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WWild Coast cattle can look fierce when you come across them on the beach. But do not fear – they mostly come to relax and chew the cud in peace. They're wonderful photographic subjects, with their long horns and the faraway look in their eyes.

You’re doing the 14km “slackpack” hike from Morgan Bay to Trennery’s, you’re slightly out of shape, more than a little tired and suddenly you’re in the middle of a crazy Wild Coast cattle drive! An authentic South African experience.

Some look like pure-bred Nguni cows, others are more cross-bred and feral, but the world-famous Xhosa beach cattle all bear great sets of horns. And they pass you on the soft sands like dignified painted warriors on a seaside jaunt.

Did You Know?
TThe Xhosa people introduced cattle to the Wild Coast between 600 and 700 AD.

TThe international backpackers who flock to this part of the world, drawn by the excellent Wild Coast hiking opportunities, will tell you about their encounters with the marvellous beasts of the amaXhosa.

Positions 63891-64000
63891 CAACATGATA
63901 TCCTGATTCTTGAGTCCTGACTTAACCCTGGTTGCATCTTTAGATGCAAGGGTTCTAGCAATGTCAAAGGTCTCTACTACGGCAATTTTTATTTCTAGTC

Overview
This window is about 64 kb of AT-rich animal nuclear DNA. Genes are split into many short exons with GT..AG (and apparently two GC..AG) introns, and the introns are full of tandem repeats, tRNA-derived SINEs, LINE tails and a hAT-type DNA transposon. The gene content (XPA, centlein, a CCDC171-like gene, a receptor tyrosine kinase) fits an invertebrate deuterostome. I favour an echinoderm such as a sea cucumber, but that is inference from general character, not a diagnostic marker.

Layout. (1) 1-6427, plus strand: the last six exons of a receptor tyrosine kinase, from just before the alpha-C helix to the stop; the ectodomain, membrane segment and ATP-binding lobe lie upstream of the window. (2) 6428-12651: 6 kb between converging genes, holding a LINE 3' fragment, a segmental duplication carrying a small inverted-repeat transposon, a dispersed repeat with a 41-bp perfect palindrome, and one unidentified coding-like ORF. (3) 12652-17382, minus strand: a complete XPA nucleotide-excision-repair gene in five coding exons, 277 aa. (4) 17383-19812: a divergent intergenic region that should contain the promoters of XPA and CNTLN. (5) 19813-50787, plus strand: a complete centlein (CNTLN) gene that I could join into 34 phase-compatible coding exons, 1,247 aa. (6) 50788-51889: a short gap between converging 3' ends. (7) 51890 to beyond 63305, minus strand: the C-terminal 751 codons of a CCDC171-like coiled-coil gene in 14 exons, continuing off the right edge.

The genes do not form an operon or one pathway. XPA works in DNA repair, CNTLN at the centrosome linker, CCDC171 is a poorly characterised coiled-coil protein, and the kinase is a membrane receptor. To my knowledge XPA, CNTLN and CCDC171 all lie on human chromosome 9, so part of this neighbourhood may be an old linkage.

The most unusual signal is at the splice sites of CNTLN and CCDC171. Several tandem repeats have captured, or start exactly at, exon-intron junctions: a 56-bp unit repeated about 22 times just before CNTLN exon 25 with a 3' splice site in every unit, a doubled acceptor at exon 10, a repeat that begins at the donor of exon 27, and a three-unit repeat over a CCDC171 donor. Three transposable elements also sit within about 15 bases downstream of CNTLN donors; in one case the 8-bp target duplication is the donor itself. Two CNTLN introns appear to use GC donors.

Visitors usually delight in picturesque towns like Port St. Johns and Coffee Bay, the dramatic shoreline, and the “greatest shoal on Earth” – the legendary Sardine Run – as it goes seething up the coast.

MMany, however, will recount tales of just hanging out on obscure Wild Coast beaches somewhere in the “divine company of a cow or two”, or taking interesting photos of horns, sea and sand, all in a single frame. There’s something soothing about the experience, surely one of the most bizarre things one can ever do on a beach.

The cattle, which are usually followed by a young cowherd on foot or horseback, come down to the shores to curl up on the sand, look out at a distant spot on the Indian Ocean horizon, sigh deeply and chew the cud.

Don’t be daunted by their “war paint” and their size. These beefy beachcombers are usually quite docile and will allow you to buzz around them and take photographs.

The Xhosa herds of old carry a sadder backstory in the form of the infamous “cattle killing” of 1857. It’s a tragic tale involving prophetic visions, which caused much of the Xhosa nation to sacrifice its livestock, crops and kraals in the hope of a miraculous rebirth – and freedom from their colonial enemies.

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